Selling-the-benefits marketing is tough and doesn’t come naturally to most people. Salespeople and marketers from every industry fall into the trap of selling the features of a product, focusing on what the product can and can't do. But a buyer doesn’t want to hear what the product can or cannot do. They want to hear what's in it for them. How can the product/service help improve their life or business?
"Sell the Sizzle, NOT the Steak"
A marketer who simply lists the features isn’t much of a marketer at all. Infomercials are fantastic at selling the benefits of products. Sure, they talk about the features of the product, but paired with each feature is a strong benefit that keeps the viewer sucked in. In B2B marketing, this is especially powerful because the benefits can affect the entire company.
Remember the ShamWoW infomercials? They focus on the reusability of the ShamWoW (feature) compared to paper towels, saying “You’re gonna spend $20 on paper towels every month anyway. You're throwing your money away. The ShamWoW is only $19.95 and will last 10 years.” The benefit is stated in such a way as to let the viewer think this product won’t actually cost anything because they’ll already be spending $20. In fact, not getting the ShamWoW will actually end up costing you money! Nobody likes losing money.
Make It Simple
Plainly stating the benefit ensures no one misses it. Not all potential buyers can put the trail of breadcrumb benefits together. For example, when talking about selling a computer, a salesperson may say, “This model has the 64 GB hard drive (feature). This allows you to store a large amount of software and files (benefit)”. However, the customer may not know exactly why that is a benefit to them. It helps to add a little something extra to the end of that statement, like, “This ultimately saves you time and money by not having to take time out of your day to buy additional hard drives”. By adding this additional explanation, the potential buyer knows exactly how the product will benefit them.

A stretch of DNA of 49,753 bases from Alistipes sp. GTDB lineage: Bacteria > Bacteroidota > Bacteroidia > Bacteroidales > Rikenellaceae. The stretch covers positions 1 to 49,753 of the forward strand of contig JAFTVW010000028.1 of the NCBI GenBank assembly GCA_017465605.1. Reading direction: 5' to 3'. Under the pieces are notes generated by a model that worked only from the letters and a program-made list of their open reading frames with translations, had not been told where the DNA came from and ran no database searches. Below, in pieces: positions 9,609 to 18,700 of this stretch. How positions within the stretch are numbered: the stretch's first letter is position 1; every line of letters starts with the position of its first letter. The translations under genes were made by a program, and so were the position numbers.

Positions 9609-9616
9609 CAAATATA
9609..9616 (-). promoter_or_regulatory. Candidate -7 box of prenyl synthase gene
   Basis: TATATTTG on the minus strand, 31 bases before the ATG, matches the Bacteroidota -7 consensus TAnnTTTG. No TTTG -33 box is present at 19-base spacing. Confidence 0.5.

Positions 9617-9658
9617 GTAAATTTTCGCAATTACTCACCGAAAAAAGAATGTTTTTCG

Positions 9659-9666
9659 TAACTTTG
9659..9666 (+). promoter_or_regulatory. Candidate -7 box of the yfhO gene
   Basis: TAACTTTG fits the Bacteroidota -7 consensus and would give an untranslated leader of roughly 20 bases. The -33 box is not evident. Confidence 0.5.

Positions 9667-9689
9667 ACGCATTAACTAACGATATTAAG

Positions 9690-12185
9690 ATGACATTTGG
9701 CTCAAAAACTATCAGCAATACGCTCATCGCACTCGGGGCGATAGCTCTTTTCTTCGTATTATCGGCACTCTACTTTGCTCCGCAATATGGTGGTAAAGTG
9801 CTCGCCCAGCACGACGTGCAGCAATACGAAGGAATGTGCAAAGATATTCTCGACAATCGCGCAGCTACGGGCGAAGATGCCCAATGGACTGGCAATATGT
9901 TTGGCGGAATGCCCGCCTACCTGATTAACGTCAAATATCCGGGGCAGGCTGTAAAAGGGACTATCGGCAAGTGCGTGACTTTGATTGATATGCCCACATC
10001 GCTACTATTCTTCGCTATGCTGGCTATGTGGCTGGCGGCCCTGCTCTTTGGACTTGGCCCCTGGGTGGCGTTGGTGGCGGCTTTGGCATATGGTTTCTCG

Add a Call to Action
After you’ve paired a feature with a benefit, you can pair a benefit with a call to action (CTA). Building on the computer example above, the salesman might add, "Can I ring this item up for you?” Stating why the product will benefit them and immediately following it up with a CTA reinforces the idea that buying the product will benefit the customer, and it adds a sense of urgency -- it adds to the FOMO.
People are not interested in the doodads or doohickys; they're only interested in how those things affect them. People are inherently egocentric and that is okay. To be more successful at selling-the-benefits marketing, cater to the selfishness. Schedule your free digital marketing audit today and find out what else you can do to be a more successful marketer.